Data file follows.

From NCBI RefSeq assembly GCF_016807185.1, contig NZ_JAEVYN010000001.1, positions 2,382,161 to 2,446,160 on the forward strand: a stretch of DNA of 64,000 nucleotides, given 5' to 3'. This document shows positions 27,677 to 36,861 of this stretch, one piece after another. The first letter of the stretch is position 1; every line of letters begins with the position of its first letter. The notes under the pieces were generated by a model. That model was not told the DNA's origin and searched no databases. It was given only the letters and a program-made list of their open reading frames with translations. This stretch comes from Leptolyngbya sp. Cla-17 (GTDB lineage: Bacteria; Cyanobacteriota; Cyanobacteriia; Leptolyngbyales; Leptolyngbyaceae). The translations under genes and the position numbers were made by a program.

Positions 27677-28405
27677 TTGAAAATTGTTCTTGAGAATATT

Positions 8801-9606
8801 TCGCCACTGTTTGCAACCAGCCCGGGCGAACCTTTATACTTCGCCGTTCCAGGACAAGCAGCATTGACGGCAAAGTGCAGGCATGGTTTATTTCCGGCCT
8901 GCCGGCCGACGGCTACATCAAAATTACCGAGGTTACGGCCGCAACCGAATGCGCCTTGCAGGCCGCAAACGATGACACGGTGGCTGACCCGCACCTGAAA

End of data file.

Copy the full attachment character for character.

From NCBI RefSeq assembly GCF_016807185.1, contig NZ_JAEVYN010000001.1, positions 2,382,161 to 2,446,160 on the forward strand: a stretch of DNA of 64,000 nucleotides, given 5' to 3'. This document shows positions 27,677 to 36,861 of this stretch, one piece after another. The first letter of the stretch is position 1; every line of letters begins with the position of its first letter. The notes under the pieces were generated by a model. That model was not told the DNA's origin and searched no databases. It was given only the letters and a program-made list of their open reading frames with translations. This stretch comes from Leptolyngbya sp. Cla-17 (GTDB lineage: Bacteria; Cyanobacteriota; Cyanobacteriia; Leptolyngbyales; Leptolyngbyaceae). The translations under genes and the position numbers were made by a program.

Positions 27677-28405
27677 TTGAAAATTGTTCTTGAGAATATT

Positions 8801-9606
8801 TCGCCACTGTTTGCAACCAGCCCGGGCGAACCTTTATACTTCGCCGTTCCAGGACAAGCAGCATTGACGGCAAAGTGCAGGCATGGTTTATTTCCGGCCT
8901 GCCGGCCGACGGCTACATCAAAATTACCGAGGTTACGGCCGCAACCGAATGCGCCTTGCAGGCCGCAAACGATGACACGGTGGCTGACCCGCACCTGAAA